Back in the Basement Shop, some free-air tinkering showed the impeller produced enough suction to pull itself downward along the shaft and jam itself firmly against the motor frame. My initial thought of putting a lock ring around the shaft to support the impeller turned out to be absolutely right.

So, make a small ring:

Bath Vent Fan - small lock ring - c-drill
Bath Vent Fan – small lock ring – c-drill

With a 4-40 setscrew in its side, perched atop the impeller for scale:

Bath Vent Fan - small lock ring - size
Bath Vent Fan – small lock ring – size

It just barely fits between the impeller and the motor frame:

Bath Vent Fan - small lock ring - installed
Bath Vent Fan – small lock ring – installed

This reduced the noise, but the hole in the impeller has worn enough to let it rotate on the shaft and the rumble continued unabated. The correct way to fix this evidently requires a mount clamped to both the shaft and the impeller.

Fast-forward a day …

A careful look at the impeller shows seven radial ribs, probably to reduce the likelihood of harmonic vibrations. After a bit of dithering, I decided not to worry about an off-balance layout, so the screws sit on a 9 mm radius at ±102.9° = 2 × 360°/7 from a screw directly across from the setscrew in another slice from the 1 inch aluminum rod:

Bath Vent Fan - mount ring - tapping
Bath Vent Fan – mount ring – tapping

Centered on the disk and using LinuxCNC’s polar notation, the hole positions are:

G0 @9.0 ^-90
G0 @9.0 ^[-90+102.9]
G0 @9.0 ^[-90-102.9]

As usual, I jogged the drill downward while slobbering cutting fluid. I loves me some good manual CNC action.

Put the mount on a 1/4 inch tube, stick it into the impeller, and transfer-punch the screw holes:

Bath Vent Fan - mount ring - impeller marking
Bath Vent Fan – mount ring – impeller marking

Apparently, some years ago I’d cut three screws to just about exactly the correct length:

Bath Vent Fan - mount ring - test fit - bottom
Bath Vent Fan – mount ring – test fit – bottom

I knew I kept them around for some good reason!

The 9 mm radius just barely fits the screw heads between the ribs:

Bath Vent Fan - mount ring - test fit - top
Bath Vent Fan – mount ring – test fit – top

Some Dremel cutoff wheel action extended the motor shaft flat to let the setscrew rest on the bottom end:

Bath Vent Fan - mount ring - shaft flat
Bath Vent Fan – mount ring – shaft flat

Then it all fit together:

Bath Vent Fan - mount ring - installed
Bath Vent Fan – mount ring – installed

The fan now emits a constant whoosh, rather than a pulsating rumble, minus all the annoying overtones. It could be quieter, but it never was, so we can declare victory and move on.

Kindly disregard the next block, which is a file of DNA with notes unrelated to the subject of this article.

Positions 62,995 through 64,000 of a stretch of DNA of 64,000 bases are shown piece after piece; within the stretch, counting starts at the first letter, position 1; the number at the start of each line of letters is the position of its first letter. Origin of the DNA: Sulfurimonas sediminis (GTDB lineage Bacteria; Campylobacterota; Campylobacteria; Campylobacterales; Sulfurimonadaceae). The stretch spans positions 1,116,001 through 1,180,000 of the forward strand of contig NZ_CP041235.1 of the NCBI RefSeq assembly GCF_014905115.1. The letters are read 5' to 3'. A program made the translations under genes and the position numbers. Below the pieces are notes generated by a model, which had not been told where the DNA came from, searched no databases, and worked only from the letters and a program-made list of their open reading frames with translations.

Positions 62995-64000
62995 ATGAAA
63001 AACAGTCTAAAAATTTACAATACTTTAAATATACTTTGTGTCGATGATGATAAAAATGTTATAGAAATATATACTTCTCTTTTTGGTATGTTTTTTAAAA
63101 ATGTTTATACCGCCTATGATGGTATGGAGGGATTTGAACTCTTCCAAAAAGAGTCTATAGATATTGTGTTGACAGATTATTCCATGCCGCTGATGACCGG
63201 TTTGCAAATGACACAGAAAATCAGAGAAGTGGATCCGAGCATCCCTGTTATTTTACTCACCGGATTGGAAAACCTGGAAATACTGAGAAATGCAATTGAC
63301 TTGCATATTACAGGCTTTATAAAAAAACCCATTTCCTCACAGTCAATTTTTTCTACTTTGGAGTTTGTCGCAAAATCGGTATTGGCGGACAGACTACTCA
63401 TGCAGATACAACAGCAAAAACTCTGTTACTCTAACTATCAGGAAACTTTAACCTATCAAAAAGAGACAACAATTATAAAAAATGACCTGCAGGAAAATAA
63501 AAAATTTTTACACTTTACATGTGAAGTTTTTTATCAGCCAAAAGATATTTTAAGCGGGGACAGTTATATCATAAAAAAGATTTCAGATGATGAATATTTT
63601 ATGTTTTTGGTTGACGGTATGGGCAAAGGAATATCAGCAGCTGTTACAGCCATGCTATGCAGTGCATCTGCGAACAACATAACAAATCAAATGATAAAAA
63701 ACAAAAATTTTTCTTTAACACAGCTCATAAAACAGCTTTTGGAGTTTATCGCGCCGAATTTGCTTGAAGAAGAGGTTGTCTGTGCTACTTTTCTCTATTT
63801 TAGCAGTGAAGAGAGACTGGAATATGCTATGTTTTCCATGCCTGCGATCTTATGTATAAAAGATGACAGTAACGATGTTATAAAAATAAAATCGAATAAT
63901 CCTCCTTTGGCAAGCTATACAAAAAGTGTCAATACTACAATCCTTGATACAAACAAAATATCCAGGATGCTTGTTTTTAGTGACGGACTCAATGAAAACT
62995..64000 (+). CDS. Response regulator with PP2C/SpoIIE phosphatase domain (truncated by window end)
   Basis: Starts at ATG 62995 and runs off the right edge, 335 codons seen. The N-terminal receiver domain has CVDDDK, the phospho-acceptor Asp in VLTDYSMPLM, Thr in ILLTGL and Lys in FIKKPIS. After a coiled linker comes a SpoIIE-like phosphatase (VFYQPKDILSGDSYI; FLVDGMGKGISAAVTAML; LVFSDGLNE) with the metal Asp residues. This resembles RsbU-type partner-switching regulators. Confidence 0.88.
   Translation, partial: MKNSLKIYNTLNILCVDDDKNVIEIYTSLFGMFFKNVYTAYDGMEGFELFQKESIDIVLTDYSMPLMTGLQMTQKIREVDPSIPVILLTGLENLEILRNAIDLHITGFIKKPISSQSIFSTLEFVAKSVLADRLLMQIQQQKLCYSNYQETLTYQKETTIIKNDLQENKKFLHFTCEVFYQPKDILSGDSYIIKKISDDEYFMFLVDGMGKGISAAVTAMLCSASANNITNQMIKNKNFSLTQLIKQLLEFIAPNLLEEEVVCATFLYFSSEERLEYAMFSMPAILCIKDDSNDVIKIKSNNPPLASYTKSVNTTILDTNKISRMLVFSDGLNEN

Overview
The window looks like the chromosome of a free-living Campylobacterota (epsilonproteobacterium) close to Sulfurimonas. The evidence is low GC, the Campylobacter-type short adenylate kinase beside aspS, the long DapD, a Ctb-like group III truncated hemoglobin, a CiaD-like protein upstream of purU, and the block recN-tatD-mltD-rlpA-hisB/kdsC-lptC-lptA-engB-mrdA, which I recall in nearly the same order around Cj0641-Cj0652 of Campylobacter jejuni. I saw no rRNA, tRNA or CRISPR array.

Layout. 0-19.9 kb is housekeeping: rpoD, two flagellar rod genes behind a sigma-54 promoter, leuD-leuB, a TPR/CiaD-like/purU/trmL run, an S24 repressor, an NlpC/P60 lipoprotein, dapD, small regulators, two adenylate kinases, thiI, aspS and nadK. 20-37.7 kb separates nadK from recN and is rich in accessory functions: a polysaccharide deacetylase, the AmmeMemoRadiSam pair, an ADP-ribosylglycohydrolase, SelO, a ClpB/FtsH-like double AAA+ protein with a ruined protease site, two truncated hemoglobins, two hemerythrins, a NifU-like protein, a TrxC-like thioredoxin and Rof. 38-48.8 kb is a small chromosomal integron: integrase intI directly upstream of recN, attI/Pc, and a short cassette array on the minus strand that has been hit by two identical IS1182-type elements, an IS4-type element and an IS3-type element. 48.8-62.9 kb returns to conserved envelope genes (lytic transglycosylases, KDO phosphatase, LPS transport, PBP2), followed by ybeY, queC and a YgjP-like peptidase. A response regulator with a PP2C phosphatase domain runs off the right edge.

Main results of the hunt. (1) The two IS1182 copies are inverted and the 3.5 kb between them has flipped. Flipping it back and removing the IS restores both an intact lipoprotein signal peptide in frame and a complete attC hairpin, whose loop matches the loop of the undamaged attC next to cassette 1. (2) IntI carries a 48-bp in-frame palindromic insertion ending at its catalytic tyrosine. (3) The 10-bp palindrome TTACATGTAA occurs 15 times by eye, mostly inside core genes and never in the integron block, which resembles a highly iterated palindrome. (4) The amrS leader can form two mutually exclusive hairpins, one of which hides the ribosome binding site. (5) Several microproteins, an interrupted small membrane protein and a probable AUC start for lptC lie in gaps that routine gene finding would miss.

Dropping fifty bucks on a replacement fan + impeller unit would might also solve the problem, but it just seems wrong to throw all that hardware in the trash.

And, despite making two passes at the problem before coming up with a workable solution, I think that’s the only way (for me, anyhow) to get from “not working” to “good as it ever was”, given that I didn’t quite understand the whole problem or believe the solution at the start.

But it should be painfully obvious why I don’t do Repair Cafe gigs …

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Shower Curtain Magnet Anchors

Back in the day, bathtubs had a porcelain coating over a cast-iron carcass, so embedding little magnets in shower curtains worked perfectly to keep the loose ends from billowing out of the tub. Surprisingly, even here in the future, with plastic bathtubs ruling the land, some shower curtains still have magnets. The mud-job tile walls of shower stall in the Black Bathroom have nary a trace of iron, but we though I could add ferrous targets for a new shower curtain, thusly:

Shower Curtain Anchor - installed
Shower Curtain Anchor – installed

The magnet lives inside a heat-sealed disk, so it’s (more-or-less) isolated from the water. As you’d expect, it’s a cheap ceramic magnet, not a high-performance neodymium super magnet, with no more strength than absolutely necessary to work under the most ideal of conditions.

My anchors must also be waterproof, firmly attached, non-marking, easily removable, and no more ugly than absolutely necessary. The general idea is to slice the bottom from a pill bottle, entomb a thin steel disk in epoxy, and attach to the tile with a patch of outdoor-rated foam tape.

So, we begin …

Cutting a narrow ring from a pill bottle requires a collet around the whole circumference, which started life as some sort of stout aluminum pole:

Shower Curtain Anchor - cutting tube stock
Shower Curtain Anchor – cutting tube stock

Bore out the inside, with a small step to locate the bottle:

Shower Curtain Anchor - boring fixture
Shower Curtain Anchor – boring fixture

Clean up the outside, just for pretty:

Shower Curtain Anchor - turning fixture OD
Shower Curtain Anchor – turning fixture OD

Slit the fixture to let it collapse around the bottle, then chuck up the first victim with support from a conveniently sized drill chuck in the tailstock:

Shower Curtain Anchor - cutting bottle
Shower Curtain Anchor – cutting bottle

I did a better job of cutting the second bottle to the proper length:

Shower Curtain Anchor - parting base
Shower Curtain Anchor – parting base

Nibble disks from sheet metal, half-fill the bottle bottoms with steel-filled (and, thus, magnetic!) JB Weld epoxy, insert disks, add sufficient epoxy to cover the evidence:

Shower Curtain Anchor - epoxy curing
Shower Curtain Anchor – epoxy curing

Fast-forward to the next day, punch out two disks of double-sided foam tape:

Shower Curtain Anchor - adhesive foam
Shower Curtain Anchor – adhesive foam

Affix, install, and it’s all good.

Actually, it’s not. The ceramic magnets are so weak they don’t hold the curtain nearly well enough to satisfy me. The next anchor iteration should have embedded neodymium magnets to attract the curtain’s crappy ceramic magnets, but this is Good Enough™ for now.